And, yes, I finished my article for "Love Letter" the German Romantic Times. Actually, I was saved by the fact that I was asked to do something like this for my British release, only they never used what I wrote. So I polished and updated the older one, and viola as they say in another one of those European countries.

Wednesday, January 13, 2010

Newbie Question #2*

2. How do you come up with character’s names?

Ah, yes…. Naming. If you ask me names have magic.

I tend to spend an inordinate amount of time considering Names. I have several “Baby Name” books at home (and did, years before actually having a baby to name.) There are several baby name websites out there, some which are even organized by “most popular baby names for 1976” or even 1796, so you can use them for your historical novels, as well.

Also, because I was writing before the Interwebs, I also use this analog thing called a PHONE BOOK. There are other books (and web sites) out there for surnames, but if you live in a big enough city the phone book can be fun for diverse and ethnic last names. I actually chose my pseudonym using the random finger point method and the phone book – my publisher was very insistent that I have a last name that started with an “Ha” to put me next to other vampire writers like Harrison, Harris, Hamilton, etc.

Once I have these resources in front of me, I make a list of names I like the sound of. I make a second column of surnames that sound nifty. Then I spend days (even weeks) mulling over the combinations. If I’m on a really tight deadline, I’ll start writing with [fill-in name], but I find that the name I end up picking really imbues the character with a lot of life. For instance a Darcy Farthingworth is likely going to behave differently from a Shin Yu. Maybe not, but… you can see what I mean, I hope.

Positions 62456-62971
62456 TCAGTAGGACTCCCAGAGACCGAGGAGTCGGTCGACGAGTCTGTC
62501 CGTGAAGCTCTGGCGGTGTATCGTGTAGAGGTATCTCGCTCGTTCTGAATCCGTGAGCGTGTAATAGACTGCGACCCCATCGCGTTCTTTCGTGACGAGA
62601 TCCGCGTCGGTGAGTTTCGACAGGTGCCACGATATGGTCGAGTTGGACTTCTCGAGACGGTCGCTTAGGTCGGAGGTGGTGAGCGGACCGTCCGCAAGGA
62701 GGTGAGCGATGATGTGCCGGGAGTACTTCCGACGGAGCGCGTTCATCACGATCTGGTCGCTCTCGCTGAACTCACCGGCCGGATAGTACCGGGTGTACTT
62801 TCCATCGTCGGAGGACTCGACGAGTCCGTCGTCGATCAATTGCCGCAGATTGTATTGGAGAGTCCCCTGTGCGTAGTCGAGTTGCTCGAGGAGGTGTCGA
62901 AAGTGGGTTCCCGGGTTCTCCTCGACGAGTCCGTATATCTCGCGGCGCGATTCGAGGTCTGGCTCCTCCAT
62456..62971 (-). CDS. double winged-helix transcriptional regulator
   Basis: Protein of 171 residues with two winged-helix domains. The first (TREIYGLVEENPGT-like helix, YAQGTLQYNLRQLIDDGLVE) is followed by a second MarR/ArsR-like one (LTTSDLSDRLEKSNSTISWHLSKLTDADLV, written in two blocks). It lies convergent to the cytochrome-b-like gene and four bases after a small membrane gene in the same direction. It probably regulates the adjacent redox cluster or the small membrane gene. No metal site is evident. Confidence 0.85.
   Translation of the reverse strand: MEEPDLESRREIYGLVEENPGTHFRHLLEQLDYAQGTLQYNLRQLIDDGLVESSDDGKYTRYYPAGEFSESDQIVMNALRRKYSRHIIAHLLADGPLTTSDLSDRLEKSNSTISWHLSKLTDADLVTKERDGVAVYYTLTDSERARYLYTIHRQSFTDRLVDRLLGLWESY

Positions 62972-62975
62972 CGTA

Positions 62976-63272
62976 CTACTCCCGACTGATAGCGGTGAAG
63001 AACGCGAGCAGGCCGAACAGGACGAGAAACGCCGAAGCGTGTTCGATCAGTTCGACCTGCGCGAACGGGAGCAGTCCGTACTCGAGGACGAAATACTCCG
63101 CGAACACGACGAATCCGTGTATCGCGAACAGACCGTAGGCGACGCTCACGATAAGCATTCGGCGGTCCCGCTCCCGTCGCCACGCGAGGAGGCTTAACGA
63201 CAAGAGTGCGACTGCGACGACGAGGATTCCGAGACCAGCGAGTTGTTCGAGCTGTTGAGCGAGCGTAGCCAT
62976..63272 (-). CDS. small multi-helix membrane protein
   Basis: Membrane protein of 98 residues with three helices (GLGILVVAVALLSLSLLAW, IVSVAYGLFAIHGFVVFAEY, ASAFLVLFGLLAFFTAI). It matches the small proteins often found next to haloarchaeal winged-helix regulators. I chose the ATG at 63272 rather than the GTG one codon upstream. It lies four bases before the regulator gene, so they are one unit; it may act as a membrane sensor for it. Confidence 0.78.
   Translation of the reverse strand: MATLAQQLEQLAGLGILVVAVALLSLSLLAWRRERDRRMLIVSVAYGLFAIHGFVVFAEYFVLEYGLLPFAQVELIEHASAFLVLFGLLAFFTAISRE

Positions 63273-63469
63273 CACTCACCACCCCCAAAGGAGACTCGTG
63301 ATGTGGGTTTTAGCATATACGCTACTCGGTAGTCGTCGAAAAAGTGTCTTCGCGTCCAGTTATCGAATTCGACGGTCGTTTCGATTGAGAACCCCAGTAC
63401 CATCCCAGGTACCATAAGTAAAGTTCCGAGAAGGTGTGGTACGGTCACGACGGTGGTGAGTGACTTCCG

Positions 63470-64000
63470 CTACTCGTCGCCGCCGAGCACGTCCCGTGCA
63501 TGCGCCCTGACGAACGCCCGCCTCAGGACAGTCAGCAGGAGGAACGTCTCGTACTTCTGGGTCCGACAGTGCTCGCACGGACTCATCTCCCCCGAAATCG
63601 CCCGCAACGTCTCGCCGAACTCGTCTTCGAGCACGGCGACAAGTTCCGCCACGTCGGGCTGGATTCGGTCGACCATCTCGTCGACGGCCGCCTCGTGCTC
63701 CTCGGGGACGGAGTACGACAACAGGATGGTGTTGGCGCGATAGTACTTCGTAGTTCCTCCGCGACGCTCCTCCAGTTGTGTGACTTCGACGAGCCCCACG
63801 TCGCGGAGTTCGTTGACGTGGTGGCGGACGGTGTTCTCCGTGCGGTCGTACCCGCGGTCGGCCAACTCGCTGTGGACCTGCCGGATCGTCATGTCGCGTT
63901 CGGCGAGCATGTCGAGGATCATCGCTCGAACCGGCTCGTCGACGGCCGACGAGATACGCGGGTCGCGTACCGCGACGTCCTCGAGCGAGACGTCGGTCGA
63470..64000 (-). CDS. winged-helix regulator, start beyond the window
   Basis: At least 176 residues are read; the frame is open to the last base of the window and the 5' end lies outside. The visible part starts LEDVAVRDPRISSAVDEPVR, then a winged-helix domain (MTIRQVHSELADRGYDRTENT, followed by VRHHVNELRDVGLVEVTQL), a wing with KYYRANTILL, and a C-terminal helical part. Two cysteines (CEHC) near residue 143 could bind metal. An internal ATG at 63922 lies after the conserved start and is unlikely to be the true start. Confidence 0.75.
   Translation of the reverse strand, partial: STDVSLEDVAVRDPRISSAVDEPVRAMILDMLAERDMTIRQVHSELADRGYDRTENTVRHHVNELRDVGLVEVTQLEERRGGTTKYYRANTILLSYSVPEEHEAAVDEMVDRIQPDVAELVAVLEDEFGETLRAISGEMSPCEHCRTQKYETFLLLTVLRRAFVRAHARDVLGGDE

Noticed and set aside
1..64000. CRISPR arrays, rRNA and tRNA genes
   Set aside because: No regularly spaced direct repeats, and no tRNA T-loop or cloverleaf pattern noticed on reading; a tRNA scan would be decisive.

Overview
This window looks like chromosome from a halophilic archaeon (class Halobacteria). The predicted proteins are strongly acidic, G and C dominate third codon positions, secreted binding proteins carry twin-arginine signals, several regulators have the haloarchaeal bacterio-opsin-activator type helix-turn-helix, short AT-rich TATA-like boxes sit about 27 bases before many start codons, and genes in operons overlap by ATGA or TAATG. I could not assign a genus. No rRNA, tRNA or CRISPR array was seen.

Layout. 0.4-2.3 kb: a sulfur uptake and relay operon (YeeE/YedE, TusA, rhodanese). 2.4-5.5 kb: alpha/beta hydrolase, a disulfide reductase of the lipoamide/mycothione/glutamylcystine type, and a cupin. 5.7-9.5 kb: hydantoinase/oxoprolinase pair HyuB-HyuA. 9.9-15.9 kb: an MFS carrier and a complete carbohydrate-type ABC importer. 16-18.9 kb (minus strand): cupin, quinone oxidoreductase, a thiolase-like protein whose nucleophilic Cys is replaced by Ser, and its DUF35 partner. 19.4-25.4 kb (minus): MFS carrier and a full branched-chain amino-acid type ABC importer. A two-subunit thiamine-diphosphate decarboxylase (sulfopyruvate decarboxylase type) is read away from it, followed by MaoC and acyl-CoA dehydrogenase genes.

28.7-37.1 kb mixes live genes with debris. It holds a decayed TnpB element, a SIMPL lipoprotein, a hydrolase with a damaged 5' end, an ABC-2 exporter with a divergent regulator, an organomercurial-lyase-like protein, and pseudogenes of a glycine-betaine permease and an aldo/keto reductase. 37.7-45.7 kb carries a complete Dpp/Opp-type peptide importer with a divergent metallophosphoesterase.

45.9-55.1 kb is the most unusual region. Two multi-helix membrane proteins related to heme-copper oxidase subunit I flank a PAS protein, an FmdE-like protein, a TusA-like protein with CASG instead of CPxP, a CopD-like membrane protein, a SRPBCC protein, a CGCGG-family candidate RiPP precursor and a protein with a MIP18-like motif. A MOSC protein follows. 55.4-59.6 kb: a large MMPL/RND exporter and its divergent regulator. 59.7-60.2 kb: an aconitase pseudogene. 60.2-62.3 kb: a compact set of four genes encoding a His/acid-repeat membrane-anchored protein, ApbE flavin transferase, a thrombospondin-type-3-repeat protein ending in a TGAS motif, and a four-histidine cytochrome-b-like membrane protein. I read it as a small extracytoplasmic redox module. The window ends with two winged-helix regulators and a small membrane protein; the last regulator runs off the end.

That’s the other thing that I love to do: play with expectations. Sometimes I do crazy things like naming my Sunni Muslim computer hacker “Christian,” because it instantly requires me to consider how he ended up with a name like that… and suddenly I’m character building, as it were.

Also, I think it’s important when you have several characters on scene to make sure they’re not all sporting names that sound similar. Jane, Jack, and John, for instance, might be hard for a reader to keep straight in their heads, especially if you’re in the middle of a scene comprised mostly of intense dialogue between the three of them. If you have a Walter, Ahmed, and Helena it might be slightly easier. (You still will need to make sure they don’t all speak in the same voice, but I see that’s a later question so I’ll save talking about that for now.)

Pick names you want to spend time with. I think naming is one of the most fun things writers get to do, so enjoy it!


* x-posted from Wyrdsmiths' blog

Tuesday, January 12, 2010

Questions from a Newbie

I came into the office (aka Amore Coffee) this morning and discovered a lovely email from a young woman who is considering writing her first novel. She sent me a list of twenty-two questions about writing craft and publication, and rather than send back an email large enough to crash a server, I thought I'd answer them one by one here:

1. How do you develop your characters? Are they people you know?

I think that if you want write believable characters it helps to be a kind of Sherlock Holmes in real life. Not necessarily the Robert Downey, Jr., pugilist version, but rather a keen observer of human nature.

Or schizophrenic.